By William Michael Smith
By Jef With One F
By Craig Hlavaty
By Jesse Sendejas Jr.
By Sonya Harvey
By Jesse Sendejas Jr.
By Nathan Smith
By Craig Hlavaty
About to Choke
It takes a while to dig Vic Chesnutt. There are nagging delays, such as the one inevitably caused by the attempt to figure out just who, or what, that warbling voice coming through the speaker sounds like: Cat Stevens? Folk singer Bill Morrissey? Saturday Night Live's Opera Man? All, or none of the above? And if Chesnutt can't help echoing these and other singers, why can't/ won't/doesn't he phrase his lyrics like anyone else I've ever heard?
Then there's the disorientation that results from the stylistic mishmash of Chesnutt's musical accompaniment -- a train wreck of acoustic pluckings, slop rock and Casio (actually, it's a Yamaha Portasound) burps that might make quicker sense if there were even a hint of hip-hop underscoring, which there isn't. (Okay, maybe just the tiniest shred on the abortively brief "(It's No Secret) Satisfaction.")
And then there's the melodic trick Chesnutt plays on standout tunes such as "New Town," "Degenerate" and "Threads" -- indelible once they've latched onto gray matter -- that suggests the use of some sort of audio recognition time-delay system (coming soon from a media conglomerate near you).
Chesnutt's lyrics are no less confounding, even if they do suggest vaguely autobiographical musings. But I couldn't care less if the man's being straight with me, as long as he leaves me something to chew on. One minute he's "in the hot seat, sweating it out," another he's "a rough ball of twine"; later, he's promising to be "the parliamentarian with an unswerving dedication," and before it's all over he's "sorry for my lack of communication." You might have to know Chesnutt personally to gauge precisely where he's at here, and maybe that helps position him loosely in the New Sincerity school of post-genre songwriters. But you don't need to live on Chesnutt's block to register the impressions he leaves.
The further you delve into idiosyncrasy, the harder it is to pass meaningful judgment. But when straight explication fails to turn the trick, you've got to fall back on gut reaction: Does it ring true or doesn't it? Chesnutt rings true, sounding like a minor visionary emerging slowly -- after a string of cultish indie efforts -- out of the basement. Three or four spins on, I'm left with a CD that I can hardly get out of the player long enough to make a living. (**** 1/2)
-- Brad Tyer
Makaveli (a.k.a. Tupac Shakur)
The Don Killuminati/The 7-Day Theory
It's always a little spooky listening to someone's posthumous musical statement, especially when the deceased artist was murdered in a flurry of gunfire just a few months earlier. But Death Row -- wizards of timing that they are -- have made the experience even creepier by issuing this CD of unreleased material by the late rap superstar Tupac Shakur under the mysterious alias Makaveli, with the cryptic paradigm of a title The Don Killuminati/The 7 Day Theory.
"Listen very carefully" was the pitch line for Death Row's ad campaign for The Don Killuminati, giving the indication that the disc could reveal clues about Shakur's unsolved murder. Good luck finding any.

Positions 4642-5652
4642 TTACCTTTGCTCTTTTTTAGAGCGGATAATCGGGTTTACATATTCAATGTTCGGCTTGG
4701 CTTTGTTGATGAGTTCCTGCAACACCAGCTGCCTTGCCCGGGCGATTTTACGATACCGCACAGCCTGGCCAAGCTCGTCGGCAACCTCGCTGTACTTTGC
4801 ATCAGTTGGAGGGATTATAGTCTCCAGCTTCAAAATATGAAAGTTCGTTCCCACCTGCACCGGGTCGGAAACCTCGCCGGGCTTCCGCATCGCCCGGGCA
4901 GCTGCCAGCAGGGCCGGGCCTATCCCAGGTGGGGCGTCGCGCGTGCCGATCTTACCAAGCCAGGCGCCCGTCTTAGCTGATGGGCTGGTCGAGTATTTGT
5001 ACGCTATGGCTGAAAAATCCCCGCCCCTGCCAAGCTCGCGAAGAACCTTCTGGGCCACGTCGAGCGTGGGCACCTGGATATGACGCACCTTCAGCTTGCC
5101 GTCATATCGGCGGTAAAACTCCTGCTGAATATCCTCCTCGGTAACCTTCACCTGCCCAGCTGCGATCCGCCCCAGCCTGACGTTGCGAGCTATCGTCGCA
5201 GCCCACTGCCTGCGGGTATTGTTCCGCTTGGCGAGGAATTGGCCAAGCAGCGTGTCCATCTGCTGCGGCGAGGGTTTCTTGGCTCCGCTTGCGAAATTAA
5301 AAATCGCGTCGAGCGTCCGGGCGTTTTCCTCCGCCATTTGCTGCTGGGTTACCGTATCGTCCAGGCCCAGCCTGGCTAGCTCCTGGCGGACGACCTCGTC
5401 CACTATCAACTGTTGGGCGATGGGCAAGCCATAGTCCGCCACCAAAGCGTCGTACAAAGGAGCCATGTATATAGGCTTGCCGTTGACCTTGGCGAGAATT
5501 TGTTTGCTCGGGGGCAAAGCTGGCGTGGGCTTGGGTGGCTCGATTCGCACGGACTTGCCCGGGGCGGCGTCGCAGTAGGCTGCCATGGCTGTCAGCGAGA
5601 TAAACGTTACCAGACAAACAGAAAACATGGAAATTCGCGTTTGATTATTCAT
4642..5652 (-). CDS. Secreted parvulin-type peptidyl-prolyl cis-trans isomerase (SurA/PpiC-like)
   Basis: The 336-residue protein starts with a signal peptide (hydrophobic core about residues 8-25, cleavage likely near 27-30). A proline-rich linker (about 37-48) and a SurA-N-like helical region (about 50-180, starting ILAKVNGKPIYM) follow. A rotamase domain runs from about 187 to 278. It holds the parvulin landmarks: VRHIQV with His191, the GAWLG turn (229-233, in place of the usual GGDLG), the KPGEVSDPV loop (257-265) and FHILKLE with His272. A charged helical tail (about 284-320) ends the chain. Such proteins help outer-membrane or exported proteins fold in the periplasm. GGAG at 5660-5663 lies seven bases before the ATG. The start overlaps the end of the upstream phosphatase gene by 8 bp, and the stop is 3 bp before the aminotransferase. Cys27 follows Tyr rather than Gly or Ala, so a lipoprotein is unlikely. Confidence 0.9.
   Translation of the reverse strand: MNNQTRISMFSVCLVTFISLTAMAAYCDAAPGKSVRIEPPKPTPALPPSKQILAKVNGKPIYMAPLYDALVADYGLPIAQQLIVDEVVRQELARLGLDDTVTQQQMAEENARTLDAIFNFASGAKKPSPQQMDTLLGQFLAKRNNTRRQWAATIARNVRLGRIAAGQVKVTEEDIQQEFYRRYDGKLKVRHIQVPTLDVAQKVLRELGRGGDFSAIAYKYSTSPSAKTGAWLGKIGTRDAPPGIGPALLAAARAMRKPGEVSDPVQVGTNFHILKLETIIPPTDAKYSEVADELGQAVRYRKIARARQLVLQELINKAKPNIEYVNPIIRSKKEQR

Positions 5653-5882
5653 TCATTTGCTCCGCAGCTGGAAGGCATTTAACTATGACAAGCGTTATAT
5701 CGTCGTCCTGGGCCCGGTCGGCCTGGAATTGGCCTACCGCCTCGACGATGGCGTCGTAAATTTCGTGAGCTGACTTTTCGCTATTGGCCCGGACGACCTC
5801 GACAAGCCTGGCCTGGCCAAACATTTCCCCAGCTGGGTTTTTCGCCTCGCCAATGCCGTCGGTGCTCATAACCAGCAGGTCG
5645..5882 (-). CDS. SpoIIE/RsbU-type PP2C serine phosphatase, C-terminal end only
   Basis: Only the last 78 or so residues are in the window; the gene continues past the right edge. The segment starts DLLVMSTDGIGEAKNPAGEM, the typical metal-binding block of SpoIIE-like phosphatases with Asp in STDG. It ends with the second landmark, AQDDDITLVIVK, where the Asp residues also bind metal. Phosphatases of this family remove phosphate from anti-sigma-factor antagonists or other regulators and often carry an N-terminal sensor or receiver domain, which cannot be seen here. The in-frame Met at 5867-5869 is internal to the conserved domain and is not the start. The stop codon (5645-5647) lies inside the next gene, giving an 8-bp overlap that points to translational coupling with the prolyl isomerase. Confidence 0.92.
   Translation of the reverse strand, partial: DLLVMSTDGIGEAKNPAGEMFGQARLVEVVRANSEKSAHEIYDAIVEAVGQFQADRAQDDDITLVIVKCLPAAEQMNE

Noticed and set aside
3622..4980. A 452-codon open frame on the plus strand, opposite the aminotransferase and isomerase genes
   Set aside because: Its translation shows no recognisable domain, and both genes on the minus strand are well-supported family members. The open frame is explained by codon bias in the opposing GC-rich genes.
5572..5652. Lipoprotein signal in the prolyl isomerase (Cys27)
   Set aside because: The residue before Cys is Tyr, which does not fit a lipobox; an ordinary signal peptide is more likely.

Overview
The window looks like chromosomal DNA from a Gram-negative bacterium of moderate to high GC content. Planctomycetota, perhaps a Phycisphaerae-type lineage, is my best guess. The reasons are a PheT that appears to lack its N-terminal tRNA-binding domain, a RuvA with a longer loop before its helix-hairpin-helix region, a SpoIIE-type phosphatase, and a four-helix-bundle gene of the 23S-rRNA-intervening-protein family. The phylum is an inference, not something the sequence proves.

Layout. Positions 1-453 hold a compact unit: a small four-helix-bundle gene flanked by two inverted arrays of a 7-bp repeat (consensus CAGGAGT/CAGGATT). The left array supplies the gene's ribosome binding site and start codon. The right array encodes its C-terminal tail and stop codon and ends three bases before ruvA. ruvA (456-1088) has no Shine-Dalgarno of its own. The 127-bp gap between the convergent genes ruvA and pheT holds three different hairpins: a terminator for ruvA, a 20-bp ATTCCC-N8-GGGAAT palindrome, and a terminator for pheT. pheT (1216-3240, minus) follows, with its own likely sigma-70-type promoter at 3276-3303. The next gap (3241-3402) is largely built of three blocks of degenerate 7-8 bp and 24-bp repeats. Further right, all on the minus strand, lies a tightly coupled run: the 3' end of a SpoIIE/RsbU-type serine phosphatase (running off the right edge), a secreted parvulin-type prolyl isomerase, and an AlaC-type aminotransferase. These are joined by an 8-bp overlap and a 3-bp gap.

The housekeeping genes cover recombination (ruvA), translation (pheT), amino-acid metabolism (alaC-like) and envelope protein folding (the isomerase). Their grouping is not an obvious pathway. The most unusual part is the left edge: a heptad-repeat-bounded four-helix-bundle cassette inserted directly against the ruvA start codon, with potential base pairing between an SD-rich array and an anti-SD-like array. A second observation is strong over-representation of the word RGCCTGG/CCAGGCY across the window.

"Listen very carefully," though, and you will hear the cries of an angry yet misguided artist. From the get-go, Shakur is antsy and irritable in the worst ways, spewing threats at rival rappers NAS, Mobb Deep and his well-publicized nemesis, the Notorious B.I.G. "I'm a Bad Boy killa," he boasts on "Bomb First (My Second Reply)," pouring salt on the wounds of his feud with Bad Boy Entertainment. But that's nothing compared to his most volatile round of rhythmic malice, which comes in "Toss It Up." Shakur goes so far as to badmouth former Death Row inmate Dr. Dre. "Check your sexuality / It's fruity as this Alize," he snaps.
The more tolerable raps on The Don Killuminati come when Shakur bottles his venom and aims above the belt, as on the vigorous, street-savvy tracks "To Live and Die in L.A.," "Krazy" and "Me and My Girlfriend." Here, Shakur kicked his playa-bashing agenda to the curb and, for a fleeting instance and the last time, sounded like his own charismatic self again. (** 1/2)
If it wasn't already, it's now official: The lounge revival's gone bad. You knew the trend had to have turned a little green by the time it got to Tucson, from whence this hapless quintet lets 13 mostly original instrumental tracks die on the vine in the name of ... I don't know ... amateur night at the local Holiday Inn.
It was supposed to be in the name of Dean Martin, whose un-Hispanicized moniker originally graced the band's name. But Martin's people, perhaps having heard a demo, threatened to sic Sinatra's legal department on the project, so Sub Pop and the band backed off, changed their name to the Southwesternly tangy tag you see on the CD cover, and blasphemed away.
Well, okay, anyone who's listened to Dean Martin's Greatest Hits all the way through can't seriously speak of blasphemy, but you can hear the sound of bandwagon rumbling all over this disc, cutesy "Secret Agent Man" medley-riffs and all. I'm a fan of the cocktail genre in the hands of an Esquivel -- or even a Combustible Edison -- but this is a lazy in-joke that plods along as if the musicians knew the gag was stale before the tape started rolling. You could try, I suppose, to salvage this as mood music. Problem is, the mood it puts you (or me, anyway) in is a bad one. (* 1/2)
-- Brad Tyer
CDs are rated on a one to five star scale.
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